ZARA: IT for Fast Fashion
Önder BARLAS Executive MBA Student Boğaziçi University, Istanbul Abstract: In 2003 Zara faced a problem whether to upgrade the operating system they used for their point-of-sale (POS) to a new Windows based one, or to continue using the stable and old one. This report aims to analyze the problem by conducting a SWOT analysis and offering a solution path best suited on Zara’s strategic position in the clothing industry.
1. Brief Information about Inditex and Zara Inditex is a global specialty retailer that designs, manufactures, and sells apparel, footwear, and accessories for women, men and children through its chains around the world. Inditex owns Zara, Massimo Dutti, Pull & Bear, Bershka, Stradivarius, and Oysho. Over 80% of Inditex’s total employees are part of the retail sales force and 8.5% are in manufacturing, design, logistics, and distribution. The remaining 11.5% are part of the corporate headquarters. Zara is the most profitable brand of Inditex. It has opened his first store in 1975 in La Coruna in Spain. Today, La Coruna has become the central headquarters for Zara. The group is present in all continents: Europe, America, Asia and Africa. At the beginning of 2003, Zara operated 531 stores around the world. 2. Description of Zara’s Business Model Zara sells clothing for men, women and children. Zara’s target market is very broad because they do not define their target by segmenting ages and lifestyles as traditional retailers do. Zara targets young, educated people
that likes and is sensitive to fashion. As it has become globally standardized due to advances in communication, Zara uses this to their advantage by offering the latest in apparel on time. For that reason, 80- 85% of the garments that Zara offers globally are relative standardized fashionables. This is due to the fact that Zara’s marketing teams believe that a product that sells well in a fashion capital such as New York will most likely sell well in another such as Milan, Sao Paulo or Madrid since fashion has become more globally accessible. Zara’s main competitors are multinational clothing retailers such as H&M, Gap, and Benetton. Zara is different from its competitors in three ways: Zara does virtually no advertising (twiceyearly ad promotion on sales and opening new store announcement). Thus, Zara’s marketing expenditures averaged 0.3% of revenue, instead of the 3% to 4% for competitors. Zara only sells trendy clothes and not try to produce “classic” clothes which would always be in style. Zara’s clothes have fairly short life spans. About 75% of the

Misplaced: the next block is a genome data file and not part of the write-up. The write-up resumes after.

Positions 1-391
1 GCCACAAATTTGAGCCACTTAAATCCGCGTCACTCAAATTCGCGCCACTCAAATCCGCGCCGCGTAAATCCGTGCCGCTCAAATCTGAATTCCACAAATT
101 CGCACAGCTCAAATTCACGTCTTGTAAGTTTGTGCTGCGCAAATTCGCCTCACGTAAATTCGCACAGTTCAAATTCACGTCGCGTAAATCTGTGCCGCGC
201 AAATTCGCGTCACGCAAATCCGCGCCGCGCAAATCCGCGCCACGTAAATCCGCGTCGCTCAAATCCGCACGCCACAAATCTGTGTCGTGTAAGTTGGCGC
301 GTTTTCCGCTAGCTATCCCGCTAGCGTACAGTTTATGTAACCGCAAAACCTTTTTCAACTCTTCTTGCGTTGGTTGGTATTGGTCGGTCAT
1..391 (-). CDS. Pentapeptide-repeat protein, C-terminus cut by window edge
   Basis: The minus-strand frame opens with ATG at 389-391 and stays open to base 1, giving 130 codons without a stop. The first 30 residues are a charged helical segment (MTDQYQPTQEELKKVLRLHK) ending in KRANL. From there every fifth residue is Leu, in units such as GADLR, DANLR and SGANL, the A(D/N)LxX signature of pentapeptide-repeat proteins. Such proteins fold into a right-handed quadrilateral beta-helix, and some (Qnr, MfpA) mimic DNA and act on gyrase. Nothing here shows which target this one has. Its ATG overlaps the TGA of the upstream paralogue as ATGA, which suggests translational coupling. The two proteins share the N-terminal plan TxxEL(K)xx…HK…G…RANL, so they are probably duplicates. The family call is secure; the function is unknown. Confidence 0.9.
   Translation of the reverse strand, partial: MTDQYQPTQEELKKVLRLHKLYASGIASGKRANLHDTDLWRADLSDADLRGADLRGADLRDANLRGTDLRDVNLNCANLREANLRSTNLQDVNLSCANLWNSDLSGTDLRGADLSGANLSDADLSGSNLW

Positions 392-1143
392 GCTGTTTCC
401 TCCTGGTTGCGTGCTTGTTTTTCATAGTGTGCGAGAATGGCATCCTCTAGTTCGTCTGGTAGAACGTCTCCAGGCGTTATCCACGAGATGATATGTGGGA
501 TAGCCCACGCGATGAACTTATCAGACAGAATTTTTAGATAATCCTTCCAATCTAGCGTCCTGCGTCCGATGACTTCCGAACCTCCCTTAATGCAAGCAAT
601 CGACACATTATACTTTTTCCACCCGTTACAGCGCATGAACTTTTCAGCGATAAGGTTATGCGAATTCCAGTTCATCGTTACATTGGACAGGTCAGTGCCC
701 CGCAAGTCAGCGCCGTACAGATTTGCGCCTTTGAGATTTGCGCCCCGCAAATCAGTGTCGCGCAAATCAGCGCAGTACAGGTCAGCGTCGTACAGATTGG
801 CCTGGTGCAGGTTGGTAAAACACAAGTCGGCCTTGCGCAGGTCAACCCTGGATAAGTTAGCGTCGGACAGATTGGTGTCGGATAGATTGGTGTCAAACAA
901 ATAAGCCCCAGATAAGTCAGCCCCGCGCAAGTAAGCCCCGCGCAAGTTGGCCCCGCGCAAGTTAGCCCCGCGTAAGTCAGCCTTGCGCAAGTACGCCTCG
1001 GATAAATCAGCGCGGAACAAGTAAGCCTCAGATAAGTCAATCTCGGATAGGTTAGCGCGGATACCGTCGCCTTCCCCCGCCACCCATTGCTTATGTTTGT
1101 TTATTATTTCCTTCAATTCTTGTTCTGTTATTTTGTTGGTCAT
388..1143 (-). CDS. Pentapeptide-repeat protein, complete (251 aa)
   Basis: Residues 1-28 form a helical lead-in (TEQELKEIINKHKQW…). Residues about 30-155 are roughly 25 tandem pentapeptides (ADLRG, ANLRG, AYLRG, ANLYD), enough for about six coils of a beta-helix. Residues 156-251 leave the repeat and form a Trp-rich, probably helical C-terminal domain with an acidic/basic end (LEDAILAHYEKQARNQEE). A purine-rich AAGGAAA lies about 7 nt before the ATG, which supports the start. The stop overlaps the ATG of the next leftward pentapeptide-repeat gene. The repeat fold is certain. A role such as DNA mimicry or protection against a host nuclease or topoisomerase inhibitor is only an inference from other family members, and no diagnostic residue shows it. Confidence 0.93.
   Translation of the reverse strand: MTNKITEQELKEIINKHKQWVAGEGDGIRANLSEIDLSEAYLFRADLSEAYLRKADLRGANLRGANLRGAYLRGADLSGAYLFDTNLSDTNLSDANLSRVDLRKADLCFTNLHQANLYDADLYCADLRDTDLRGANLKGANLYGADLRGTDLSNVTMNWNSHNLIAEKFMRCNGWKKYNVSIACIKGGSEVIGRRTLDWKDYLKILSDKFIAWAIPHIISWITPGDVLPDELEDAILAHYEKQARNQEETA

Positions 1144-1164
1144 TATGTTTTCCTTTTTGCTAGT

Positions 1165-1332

Management Information Systems
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ZARA: IT for Fast Fashion
merchandise changes over every three to four weeks. The shoppers do not expect Zara garments to be highly durable. Zara introduces substantially new design collections throughout the year. Other competitors introduce new design collections at the start of the fall/winter and spring/summer. Zara has empowered its employees: They decide what clothes should be in stores, the designed the garments by pairs for a specific collection. Their role is to create clothes not to be sold for a long time but only for a short period in appropriateness with the current trend.
All finished garments are sent to Zara facility where they are ironed, inspected, given a machine readable tag, and sent to a distribution center. Ordering: Every major section of a Zara store (man, women, children) has to place order quantities to headquarter twice a week with strict deadlines. As there is no inventory in store computers managers need to conduct a walkaround to check the stock for each section. Managers can see the newly available garments by using a PDA that is linked each night via dial up modem to main IS in La Coruna. Fulfillment: Fulfillment or shipping clothes to stores involve other commercials. They determine which store has to be supplied depending on the stock level. They work with...
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